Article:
When developing a new product, it isn’t enough to simply have a great idea. You need to ensure it meets and complies with relevant regulations, standards, and legislation, and this is incredibly important when it comes to medical devices. Medical device development involves a lot of confirming and checking that plans will meet the correct guidance, and in recent years, sustainability has become a huge part of this guidance as well.
Sustainability is a focus for so many businesses, consumers, and governments at the minute, and quite rightly so. This means there is a lot of new and emerging legislation surrounding the sustainability of new medical devices and needs to be considered in the development stages.
At 4D Products, we know that regulations and compliance for new products can be complicated, particularly in the medical industry. In this guide, we are sharing everything you need to know about the regulations, standards, and legislation surrounding medical device development.
Know Your Terminology
Before we dive into the guidance and obligations surrounding medical device development, it is worth clarifying the terms used in this guide:
- Regulations: A regulation is a subset of a legislation which typically describes a specific requirement. These are binding acts and apply across the EU.
- Legislation: Primary legislation sets out ground rules for the EU, there is also secondary legislation which is proposed by a legislative body.
- Standards: Standards are either advice/guidance or requirements which must be met in order to guarantee compliance. They are usually a set of principles.
What Are The Regulations, Standards, And Legislation For Developing Medical Devices?
The following regulations, standards and legislation must be taken into consideration when developing new medical devices:
All new products, whether for medical use or not, must meet various environmental standards set out in ISO14000. Not only that, but there is an increasing demand for products and manufacturers which are 14001 certified.
Reusability, Repairability, And Upgradeability
One design standard which teams must consider when designing new medical products is En45554. It sets out guidelines on designing products which fit into a circular economy.
Medical Device Considerations
Medical products differ from most standard products as they are very tightly controlled for efficacy and safety. In some cases, this means sustainability has to take a back seat, but legislation is beginning to change to bring in new regulations which allow for more sustainable medical device development. Some key considerations are:
- Providing instructions for disposal of medical devices with the products.
- Tighter regulations for SUDs, including labelling and tracking, are laid out in 21 CFR.
- Reprocessors of medical devices are considered to be manufacturers as stated in MDR Article 17. This means they must comply with all MDR obligations.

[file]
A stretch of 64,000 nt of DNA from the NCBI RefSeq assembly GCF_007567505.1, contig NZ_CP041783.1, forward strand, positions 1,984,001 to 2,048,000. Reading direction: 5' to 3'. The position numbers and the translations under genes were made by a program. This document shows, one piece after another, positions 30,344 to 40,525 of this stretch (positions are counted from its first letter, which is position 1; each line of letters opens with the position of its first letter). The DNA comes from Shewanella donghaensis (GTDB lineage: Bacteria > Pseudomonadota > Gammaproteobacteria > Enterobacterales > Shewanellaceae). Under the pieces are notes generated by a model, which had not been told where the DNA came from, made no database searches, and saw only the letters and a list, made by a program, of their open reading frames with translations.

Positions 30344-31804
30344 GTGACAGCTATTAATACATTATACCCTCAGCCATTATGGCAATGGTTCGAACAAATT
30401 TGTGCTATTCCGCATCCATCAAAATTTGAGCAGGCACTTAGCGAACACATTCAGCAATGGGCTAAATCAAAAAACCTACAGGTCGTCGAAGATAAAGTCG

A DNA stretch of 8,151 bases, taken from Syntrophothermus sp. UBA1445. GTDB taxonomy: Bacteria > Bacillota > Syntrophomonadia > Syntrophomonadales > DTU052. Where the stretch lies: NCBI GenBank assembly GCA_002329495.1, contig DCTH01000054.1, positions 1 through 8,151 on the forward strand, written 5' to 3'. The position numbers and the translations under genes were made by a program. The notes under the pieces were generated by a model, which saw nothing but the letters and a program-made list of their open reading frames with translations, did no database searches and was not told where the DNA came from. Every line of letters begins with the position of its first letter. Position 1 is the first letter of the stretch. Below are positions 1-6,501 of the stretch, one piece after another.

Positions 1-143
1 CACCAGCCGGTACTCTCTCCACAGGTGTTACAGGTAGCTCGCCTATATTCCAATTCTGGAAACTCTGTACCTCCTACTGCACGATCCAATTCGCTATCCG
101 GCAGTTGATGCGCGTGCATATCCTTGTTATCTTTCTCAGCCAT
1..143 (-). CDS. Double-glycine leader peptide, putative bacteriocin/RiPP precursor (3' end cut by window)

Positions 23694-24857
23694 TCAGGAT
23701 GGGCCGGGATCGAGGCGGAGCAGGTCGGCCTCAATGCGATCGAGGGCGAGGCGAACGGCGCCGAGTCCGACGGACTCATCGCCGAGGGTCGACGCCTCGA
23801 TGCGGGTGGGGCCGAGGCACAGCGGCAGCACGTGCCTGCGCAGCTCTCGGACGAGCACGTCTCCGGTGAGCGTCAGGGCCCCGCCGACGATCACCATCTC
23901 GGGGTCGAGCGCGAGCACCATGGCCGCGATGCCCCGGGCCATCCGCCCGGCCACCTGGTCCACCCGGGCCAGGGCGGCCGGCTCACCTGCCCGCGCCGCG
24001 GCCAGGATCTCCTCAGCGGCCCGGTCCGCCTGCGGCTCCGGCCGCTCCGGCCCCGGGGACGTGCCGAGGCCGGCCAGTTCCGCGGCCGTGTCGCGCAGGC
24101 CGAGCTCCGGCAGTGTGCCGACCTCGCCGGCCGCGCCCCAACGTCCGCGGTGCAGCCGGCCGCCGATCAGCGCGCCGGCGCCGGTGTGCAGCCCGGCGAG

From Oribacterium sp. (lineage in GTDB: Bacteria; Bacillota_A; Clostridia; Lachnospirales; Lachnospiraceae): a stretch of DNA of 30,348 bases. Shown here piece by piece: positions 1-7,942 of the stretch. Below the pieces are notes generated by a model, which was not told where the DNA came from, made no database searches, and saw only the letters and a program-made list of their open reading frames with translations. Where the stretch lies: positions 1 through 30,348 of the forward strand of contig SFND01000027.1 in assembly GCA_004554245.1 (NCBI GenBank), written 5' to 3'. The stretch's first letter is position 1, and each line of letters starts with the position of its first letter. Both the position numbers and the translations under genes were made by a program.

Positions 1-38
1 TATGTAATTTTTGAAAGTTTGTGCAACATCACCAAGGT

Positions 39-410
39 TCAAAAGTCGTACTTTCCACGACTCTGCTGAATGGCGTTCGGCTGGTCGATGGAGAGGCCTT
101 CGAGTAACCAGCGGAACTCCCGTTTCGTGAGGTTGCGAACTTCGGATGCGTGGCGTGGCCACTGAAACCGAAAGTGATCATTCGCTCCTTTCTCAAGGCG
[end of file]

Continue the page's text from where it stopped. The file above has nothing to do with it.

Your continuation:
- Grandfather rights are no longer acceptable.
- Medical devices cannot use recycled plastics in their primary packaging.
- Environmental risk assessments must be completed for the product life cycle.
Packaging For Pharmaceuticals
There are some specific guidelines for packaging of pharmaceutical products:
- EU Regulation 2017/745 for medical devices
- EU Regulation 2017,746 for in vitro diagnostic medical devices
- Eudralex Volume 3 contains guidelines for plastic immediate packaging materials
- Eudralex Volume 4 provides guidelines for Good Manufacturing Practice (GMP)
European Batteries Directive
Medical devices which use or contain batteries must meet relevant regulations. The Batteries Directive regulates the manufacture and disposal of all kinds of batteries within the EU, and any medical products used in EU countries must follow this. Under these regulations, marketing of batteries which contain hazardous substances is prohibited. It also lays out measures for collection and recycling of battery products, and provisions for labelling.
REACH stands for Registration, Evaluation, Authorisation, and Restriction of Chemicals and comes under the EC Regulation No 1907/2006. It aims to protect human health and the environment by early identification of the properties of chemical substances.
RoSH2 stands for Restriction of the Use of Certain Hazardous Substances in Electrical and Electronic Equipment. It aims to cut back on the levels of cadmium, lead, polybrominated biphenyl (pbb), mercury, hexavalent chromium, and polybrominated diphenyl ether (PBDE) in products.
The WEEE directive is in place to minimise the impact that electronic goods have on the environment by reducing the amount of waste and increasing the recycling and reuse of these products.
Waste Packaging Directive
Manufacturers are required to prevent the creation of packaging waste and ensure that the volume and weight or packaging is kept to a minimum.
At 4D Products, we have helped develop many medical devices and have an in-depth knowledge on all the relevant standards, regulations, and legislations in place surrounding these products. For advice and guidance, contact our experts today.